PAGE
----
How to Compost

Basic Steps on How to Compost in Your Own Backyard

 

 

What do I use for a compost bin?

Homemade bins can be constructed out of scrap wood, chicken wire, snow fencing or even old garbage cans (with holes punched in the sides and bottom).

Manufactured bins include turning units, hoops, cones, and stacking bins; these can be purchased from retail or mail-order businesses. Take the time to consider your options and then select a bin that best fits your needs.

Take at look at our latest brochure on home composting. Click here for a Spanish version.

Recipe for Compost

While a multitude of organisms, fungus and bacteria are involved in the overall process, there are four basic ingredients for composting: nitrogen, carbon, water and air.

Composting is a lot like cooking, and the easiest compost recipe calls for blending roughly equal parts of green or wet material (which is high in nitrogen) and brown or dry material (which is high in carbon).

Simply layer or mix these materials in a pile or enclosure; chop or shred large pieces to 12" or shorter. Water and fluff to add air. Then leave it to the microorganisms which will break down the material over time.

Five Components of Successful Composting Nitrogen
Green materials such as grass clippings and landscape trimmings are ideal sources of nitrogen for composting. Vegetable and fruit trimmings and peels can also provide nitrogen. To reduce the potential for pests or odors, it is best to avoid meat or dairy scraps and bury any food scraps deep within the compost pile.

Carbon
Brown (dry) yard and garden material such as dry leaves, twigs, or hay can provide the carbon balance for a compost pile. Chop or shred large pieces to 12 inches or shorter (thick, woody branches should be chipped, ground-up, or left out). Untreated wood chips and sawdust are a powerful carbon source which may be useful if the pile contains excess nitrogen.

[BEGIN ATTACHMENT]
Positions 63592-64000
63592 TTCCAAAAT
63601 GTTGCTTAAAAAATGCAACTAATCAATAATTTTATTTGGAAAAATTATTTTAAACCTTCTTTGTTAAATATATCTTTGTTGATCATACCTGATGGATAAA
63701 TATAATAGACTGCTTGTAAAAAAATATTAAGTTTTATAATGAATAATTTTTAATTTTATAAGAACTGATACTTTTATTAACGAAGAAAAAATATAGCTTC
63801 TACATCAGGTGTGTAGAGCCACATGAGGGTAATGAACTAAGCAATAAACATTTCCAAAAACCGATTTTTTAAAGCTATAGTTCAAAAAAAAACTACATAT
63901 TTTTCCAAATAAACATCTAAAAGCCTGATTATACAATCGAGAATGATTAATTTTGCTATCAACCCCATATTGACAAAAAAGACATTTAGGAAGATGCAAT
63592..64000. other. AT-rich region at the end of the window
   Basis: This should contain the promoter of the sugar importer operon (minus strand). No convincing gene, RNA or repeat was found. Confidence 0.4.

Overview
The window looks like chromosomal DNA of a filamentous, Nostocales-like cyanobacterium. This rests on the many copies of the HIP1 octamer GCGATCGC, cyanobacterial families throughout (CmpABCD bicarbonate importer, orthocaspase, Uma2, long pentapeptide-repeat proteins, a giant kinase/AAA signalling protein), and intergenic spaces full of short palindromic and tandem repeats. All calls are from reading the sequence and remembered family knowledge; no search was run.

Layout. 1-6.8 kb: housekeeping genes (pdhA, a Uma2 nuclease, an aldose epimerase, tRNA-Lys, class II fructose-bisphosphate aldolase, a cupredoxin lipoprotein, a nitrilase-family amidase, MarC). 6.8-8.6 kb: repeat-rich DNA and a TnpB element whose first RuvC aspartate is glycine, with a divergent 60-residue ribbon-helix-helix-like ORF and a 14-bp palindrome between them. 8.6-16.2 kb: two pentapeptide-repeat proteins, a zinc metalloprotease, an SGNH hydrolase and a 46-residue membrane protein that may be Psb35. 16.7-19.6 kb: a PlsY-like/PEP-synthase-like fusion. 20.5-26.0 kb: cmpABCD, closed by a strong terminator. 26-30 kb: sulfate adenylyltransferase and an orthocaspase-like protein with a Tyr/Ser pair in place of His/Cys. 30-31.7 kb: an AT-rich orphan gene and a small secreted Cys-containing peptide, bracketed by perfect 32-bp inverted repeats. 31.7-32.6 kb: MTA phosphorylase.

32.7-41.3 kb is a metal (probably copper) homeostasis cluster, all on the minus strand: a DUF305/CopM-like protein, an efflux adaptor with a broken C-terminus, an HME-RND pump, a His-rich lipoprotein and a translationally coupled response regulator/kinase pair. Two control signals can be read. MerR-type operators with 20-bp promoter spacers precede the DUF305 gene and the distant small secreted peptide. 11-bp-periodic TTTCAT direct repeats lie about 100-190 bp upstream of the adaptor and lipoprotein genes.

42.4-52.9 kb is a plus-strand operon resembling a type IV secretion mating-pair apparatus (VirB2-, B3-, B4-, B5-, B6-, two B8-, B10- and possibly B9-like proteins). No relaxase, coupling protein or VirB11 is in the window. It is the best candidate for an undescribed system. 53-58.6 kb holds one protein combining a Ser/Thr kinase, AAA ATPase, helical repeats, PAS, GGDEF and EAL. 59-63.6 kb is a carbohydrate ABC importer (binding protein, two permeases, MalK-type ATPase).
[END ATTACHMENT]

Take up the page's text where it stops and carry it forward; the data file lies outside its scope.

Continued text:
Water
One of the most common mistakes in composting is letting the pile get too dry. Your compost pile should be moist as a wrung-out sponge.

A moisture content of 40 to 60 percent is preferable. To test for adequate moisture, reach into your compost pile and grab a handful of material and squeeze it; if a few drops of water come out, it's probably got enough moisture, if it doesn't, add water.

When you water, it is best to put a hose into the pile so that you aren't just wetting the top. You can also water as you are turning the pile.

During dry weather, you may have to add water regularly. During wet weather, you may need to cover your pile.

A properly constructed compost pile will drain excess water and not become soggy.

Air
The bacteria and fungus that are in your compost pile need oxygen to live and work.

If your pile is too dense or becomes too wet, the air supply to the inside is cut off and the beneficial organisms die. Decomposition will slow and an offensive odor may arise.

To avoid this and speed the process, turn and fluff the pile with a pitchfork often, perhaps weekly. You can also turn the pile by just re-piling it into a new pile; many composting bins make this easy to do by coming apart so you can easily re-pile the old pile back into the bin.

Size
Ideally, the compost pile should be at least three feet wide by three feet deep by three feet tall (one cubic yard).